"The English Speaking Union," said John O'Sullivan. "It is the coming idea of the right."
For the moment, it remains semi-subterranean, new, a little shocking - like the ideas of rolling back the power of trade unions which the Tories were rehearsing in the mid-1970s; or the attack on comprehensive welfare systems which the US policy-thinker Charles Murray was testing out around the same time; or the foretelling of the collapse of the Soviet Union which analysts such as Zbigniew Brzezinski were putting into public debate, to general disbelief, a little later.
This idea, or rather cluster of ideas, has similar origins - in the Anglo-American intellectual right, a milieu at once self- confident, vengeful, well funded and very sharp. It is based on the belief that the transatlantic right needs some kind of coherent internationalist vision to set against the corporatist European Union. The answer is what the science-fiction writer Neal Stephenson has called the Anglosphere. The US, Canada, Britain, Ireland, New Zealand, Australia, South Africa and much of the West Indies, it is pointed out, enjoy a common language, a common culture, common legal traditions and, above all, common entrepreneurial instincts. Can these countries create a loose association of some kind? Mexico, though it does not meet all the criteria, would have to fit in, since it is already part of the North American Free Trade Agreement (Nafta) - which is central to the Anglosphere project, both economically and politically. Norway might fit in, given that it is negotiating with Nafta. Japan, backward-looking and over-regulated, would not.
This new idea - it has certainly not yet become a defined strategy - has three main progenitors. The first is O'Sullivan himself, indefatigable intellectual entrepreneur of the right, a former Telegraph writer, adviser to Margaret Thatcher when she was prime minister, and now the opinion editor on a new Canadian daily, the National Post. The second, the chief bankroller of the idea, is the Anglo- Canadian Conrad Black, the proprietor of the National Post as well as of the Telegraph newspapers in Britain. Black sees the Anglosphere as an idea that accords with human nature, common sense and commercial dynamism. In an article in the US quarterly The National Interest, Black portrayed a Britain "afflicted by an existential loneliness", shackled to Continental European economies which "are paying huge quantities of Danegeld to the urban masses and uneconomic small farmers [with] political traditions [that] are corporatist, not liberal". That Europe, in his view, is anti-American. Black quotes - it is something of a touchstone text for the authors of this genre - a private comment made by Francois Mitterrand towards the end of his life: "France does not know it, but we are at war with America. Yes, a permanent war, an economic war, a war without death."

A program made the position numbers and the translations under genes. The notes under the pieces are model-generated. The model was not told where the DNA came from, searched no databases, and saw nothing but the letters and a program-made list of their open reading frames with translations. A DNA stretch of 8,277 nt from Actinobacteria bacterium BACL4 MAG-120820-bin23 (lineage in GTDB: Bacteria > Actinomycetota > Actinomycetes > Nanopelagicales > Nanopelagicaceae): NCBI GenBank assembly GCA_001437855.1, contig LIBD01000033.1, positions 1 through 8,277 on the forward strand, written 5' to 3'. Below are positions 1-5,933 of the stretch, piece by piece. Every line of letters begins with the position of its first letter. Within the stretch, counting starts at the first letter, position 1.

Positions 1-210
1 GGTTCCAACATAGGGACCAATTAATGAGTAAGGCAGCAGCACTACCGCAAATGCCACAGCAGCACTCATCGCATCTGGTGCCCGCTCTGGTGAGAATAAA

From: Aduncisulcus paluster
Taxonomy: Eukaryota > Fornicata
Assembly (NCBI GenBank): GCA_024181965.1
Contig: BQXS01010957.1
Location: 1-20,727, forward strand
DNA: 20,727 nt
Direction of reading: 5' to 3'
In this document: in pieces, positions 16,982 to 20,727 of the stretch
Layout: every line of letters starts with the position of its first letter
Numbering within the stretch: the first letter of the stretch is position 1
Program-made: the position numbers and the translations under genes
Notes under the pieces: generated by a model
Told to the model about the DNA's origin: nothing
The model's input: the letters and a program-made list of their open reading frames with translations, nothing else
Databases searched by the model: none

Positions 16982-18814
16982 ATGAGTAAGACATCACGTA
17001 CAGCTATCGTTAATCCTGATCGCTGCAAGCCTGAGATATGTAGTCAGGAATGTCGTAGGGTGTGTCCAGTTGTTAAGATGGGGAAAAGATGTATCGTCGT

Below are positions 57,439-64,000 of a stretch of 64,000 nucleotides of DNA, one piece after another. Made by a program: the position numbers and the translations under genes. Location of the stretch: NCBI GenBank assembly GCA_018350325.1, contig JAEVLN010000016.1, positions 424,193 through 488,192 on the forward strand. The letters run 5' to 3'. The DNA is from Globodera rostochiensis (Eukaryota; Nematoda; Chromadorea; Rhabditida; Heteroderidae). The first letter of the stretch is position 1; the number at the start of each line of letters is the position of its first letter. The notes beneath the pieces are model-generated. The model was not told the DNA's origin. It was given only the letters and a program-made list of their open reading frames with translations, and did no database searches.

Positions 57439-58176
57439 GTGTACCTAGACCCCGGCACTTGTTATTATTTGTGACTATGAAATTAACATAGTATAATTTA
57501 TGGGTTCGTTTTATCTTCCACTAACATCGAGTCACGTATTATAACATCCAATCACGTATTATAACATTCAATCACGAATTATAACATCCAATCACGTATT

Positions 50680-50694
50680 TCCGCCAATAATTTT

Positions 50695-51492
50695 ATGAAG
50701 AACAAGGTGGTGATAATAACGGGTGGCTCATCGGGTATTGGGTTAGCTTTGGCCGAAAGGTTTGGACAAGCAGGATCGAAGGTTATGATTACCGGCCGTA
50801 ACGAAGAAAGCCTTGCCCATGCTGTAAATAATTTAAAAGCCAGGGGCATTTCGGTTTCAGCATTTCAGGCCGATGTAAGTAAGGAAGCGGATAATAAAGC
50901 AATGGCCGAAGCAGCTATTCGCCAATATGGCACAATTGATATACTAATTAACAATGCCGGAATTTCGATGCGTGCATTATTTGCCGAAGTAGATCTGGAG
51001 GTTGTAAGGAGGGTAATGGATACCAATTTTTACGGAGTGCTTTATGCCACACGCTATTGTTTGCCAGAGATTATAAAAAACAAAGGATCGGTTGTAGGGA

Black's antidote is for Britain to recover its true vocation: "Britain is at the centre, geographically, culturally and politically, of an Atlantic community, whereas it is in all respects on the periphery of an exclusively or predominantly European order."
The third founder member of this movement is Robert Conquest, one of the most distinguished intellectuals of the right and the chronicler of the Stalinist mass murders. In his recently published Reflections on a Ravaged Century, Conquest sees the project in the grandest terms: "We [the main English-speaking states] have both the physical power and the moral prestige first to preserve the precarious peace of the world and, for the longer term, be the focus and example for a . . . genuine world community. If we grasp the opportunity, we may be in a position, to paraphrase the younger Pitt, to save ourselves by our exertions and the world by our example."
Speaking to me from his home in California, Conquest seemed to have become even more enthusiastic for the idea. "I'm now trying to work out a constitution for this association," he said. "Not a constitution, really, something looser. I think it should have its capital in somewhere like Barbados, to keep it small. People will turn to this: in Britain even now, things are enforced from the EU which cannot be enforced on the states in the US."
At the end of last year, the Hudson Institute held a conference in Washington addressed by Thatcher. She referred, without being specific, to a potential union between countries with "good Anglo-Saxon" traditions of commerce and culture. Addressing the same conference was an American Internet entrepreneur called Jim Bennett, who recently founded a company called Internet Transaction Transnational Inc.